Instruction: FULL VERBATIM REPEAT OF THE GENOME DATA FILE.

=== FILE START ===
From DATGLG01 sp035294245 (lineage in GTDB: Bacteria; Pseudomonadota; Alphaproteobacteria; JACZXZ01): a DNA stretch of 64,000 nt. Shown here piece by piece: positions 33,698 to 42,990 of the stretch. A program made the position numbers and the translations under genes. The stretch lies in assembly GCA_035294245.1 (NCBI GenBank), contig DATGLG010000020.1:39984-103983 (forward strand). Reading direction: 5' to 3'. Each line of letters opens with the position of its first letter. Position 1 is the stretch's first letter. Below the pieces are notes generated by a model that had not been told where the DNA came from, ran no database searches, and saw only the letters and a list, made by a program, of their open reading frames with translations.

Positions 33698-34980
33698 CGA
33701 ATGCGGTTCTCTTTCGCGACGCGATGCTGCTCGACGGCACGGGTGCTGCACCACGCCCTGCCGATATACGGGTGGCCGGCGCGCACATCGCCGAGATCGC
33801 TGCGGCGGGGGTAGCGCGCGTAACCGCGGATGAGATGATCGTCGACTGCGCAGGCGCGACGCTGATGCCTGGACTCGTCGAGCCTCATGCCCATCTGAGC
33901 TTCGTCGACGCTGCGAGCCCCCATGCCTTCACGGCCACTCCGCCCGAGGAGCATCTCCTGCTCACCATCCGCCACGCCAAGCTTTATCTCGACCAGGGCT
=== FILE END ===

From DATGLG01 sp035294245 (lineage in GTDB: Bacteria; Pseudomonadota; Alphaproteobacteria; JACZXZ01): a DNA stretch of 64,000 nt. Shown here piece by piece: positions 33,698 to 42,990 of the stretch. A program made the position numbers and the translations under genes. The stretch lies in assembly GCA_035294245.1 (NCBI GenBank), contig DATGLG010000020.1:39984-103983 (forward strand). Reading direction: 5' to 3'. Each line of letters opens with the position of its first letter. Position 1 is the stretch's first letter. Below the pieces are notes generated by a model that had not been told where the DNA came from, ran no database searches, and saw only the letters and a list, made by a program, of their open reading frames with translations.

Positions 33698-34980
33698 CGA
33701 ATGCGGTTCTCTTTCGCGACGCGATGCTGCTCGACGGCACGGGTGCTGCACCACGCCCTGCCGATATACGGGTGGCCGGCGCGCACATCGCCGAGATCGC
33801 TGCGGCGGGGGTAGCGCGCGTAACCGCGGATGAGATGATCGTCGACTGCGCAGGCGCGACGCTGATGCCTGGACTCGTCGAGCCTCATGCCCATCTGAGC
33901 TTCGTCGACGCTGCGAGCCCCCATGCCTTCACGGCCACTCCGCCCGAGGAGCATCTCCTGCTCACCATCCGCCACGCCAAGCTTTATCTCGACCAGGGCT